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      Expression Profile of Hyaluronidase mRNA Transcripts in the Kidney and in Renal Cells

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          Abstract

          The accumulation of hyaluronan (HA) in the renal cortex is a characteristic feature of inflammatory renal diseases. Fragments of HA derived from high molecular weight precursors are known to display inflammatory effects in vitro and could, therefore, participate in immune renal injury. To understand the mechanisms of HA fragmentation in vivo we examined the expression of recently characterized mammalian hyaluronidases in normal and autoimmune kidneys and in cell lines. We found that transcripts for the lysosomal–type hyaluronidases Hyal1 and Hyal2 were constitutively expressed in normal and autoimmune kidneys as well as in tubular epithelial cells and in a macrophage cell line. The expression of hyaluronidase genes in the cell lines did not increase in response to treatment with tumor necrosis factor alpha or gamma interferon. Interestingly, transcripts for the testicular–type hyaluronidase PH–20 (Spam1, Hyal3) were also detected in normal and autoimmune kidneys as well as in tubular cells and macrophages. Transcript levels were higher in kidneys from male mice as compared with age–matched females. Again, transcript levels did not change in vitro in response to cytokines. We conclude that mRNA for three different hyaluronidases is found in murine kidneys. The functional role played by these hyaluronidases in the degradation and metabolism of HA remains to be investigated further.

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          Most cited references 3

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          HYAL2, a human gene expressed in many cells, encodes a lysosomal hyaluronidase with a novel type of specificity.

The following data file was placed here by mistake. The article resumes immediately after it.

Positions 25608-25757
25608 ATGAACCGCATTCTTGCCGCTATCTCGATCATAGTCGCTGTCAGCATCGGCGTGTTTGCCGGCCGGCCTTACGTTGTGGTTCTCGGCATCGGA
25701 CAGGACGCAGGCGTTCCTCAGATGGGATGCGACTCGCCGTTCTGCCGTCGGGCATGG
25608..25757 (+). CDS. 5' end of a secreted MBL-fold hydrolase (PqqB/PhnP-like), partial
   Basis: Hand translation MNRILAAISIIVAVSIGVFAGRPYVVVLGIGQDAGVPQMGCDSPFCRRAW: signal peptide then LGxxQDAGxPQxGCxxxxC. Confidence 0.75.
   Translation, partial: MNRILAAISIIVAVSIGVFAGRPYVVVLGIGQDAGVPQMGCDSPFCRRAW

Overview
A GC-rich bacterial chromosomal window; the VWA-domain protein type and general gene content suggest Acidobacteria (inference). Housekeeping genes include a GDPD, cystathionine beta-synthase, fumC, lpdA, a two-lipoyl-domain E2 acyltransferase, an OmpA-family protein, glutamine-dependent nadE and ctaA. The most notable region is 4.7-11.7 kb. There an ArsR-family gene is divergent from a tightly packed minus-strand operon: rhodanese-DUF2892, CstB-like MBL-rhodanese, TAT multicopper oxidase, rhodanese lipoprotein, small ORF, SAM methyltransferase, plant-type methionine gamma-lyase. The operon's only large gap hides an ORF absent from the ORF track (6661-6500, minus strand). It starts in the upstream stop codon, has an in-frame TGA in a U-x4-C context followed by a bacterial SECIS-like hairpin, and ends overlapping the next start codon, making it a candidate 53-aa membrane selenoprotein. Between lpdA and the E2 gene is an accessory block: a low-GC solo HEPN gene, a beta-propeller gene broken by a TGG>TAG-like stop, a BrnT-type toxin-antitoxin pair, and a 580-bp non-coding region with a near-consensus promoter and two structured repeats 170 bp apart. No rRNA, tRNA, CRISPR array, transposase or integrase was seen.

Using Expressed Sequence Tags (ESTs) deposited in the data banks, a cDNA has been assembled that encodes a protein related to the hyaluronidases from bee venom and mammalian sperm. Expression of this cDNA yielded a polypeptide termed HYAL2, which is located in lysosomes. The HYAL2 protein was shown to have hyaluronidase activity below pH 4. However, it only hydrolyzed hyaluronan of high molecular mass from umbilical cord, rooster comb, and a Streptococcus strain. The reaction product was a polysaccharide of about 20 kDa, which was further hydrolyzed to small oligosaccharides by the sperm hyaluronidase. Conversely, hyaluronan fragments from vitreous humor, which had a molecular mass of about 20 kDa, were not cleaved by the HYAL2 enzyme to any detectable extent. These results provide evidence for the existence of structural domains in hyaluronan, which are resistant to the action of this enzyme. The structural and functional implications of these findings are discussed.
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            Expression of hyaluronidase by tumor cells induces angiogenesis in vivo.

            Hyaluronic acid is a proteoglycan present in the extracellular matrix and is important for the maintenance of tissue architecture. Depolymerization of hyaluronic acid may facilitate tumor invasion. In addition, oligosaccharides of hyaluronic acid have been reported to induce angiogenesis. We report here that a hyaluronidase similar to the one on human sperm is expressed by metastatic human melanoma, colon carcinoma, and glioblastoma cell lines and by tumor biopsies from patients with colorectal carcinomas, but not by tissues from normal colon. Moreover, angiogenesis is induced by hyaluronidase+ tumor cells but not hyaluronidase- tumor cells and can be blocked by an inhibitor of hyaluronidase. Tumor cells thus use hyaluronidase as one of the "molecular saboteurs" to depolymerize hyaluronic acid to facilitate invasion. As a consequence, breakdown products of hyaluronic acid can further promote tumor establishment by inducing angiogenesis. Hyaluronidase on tumor cells may provide a target for anti-neoplastic drugs.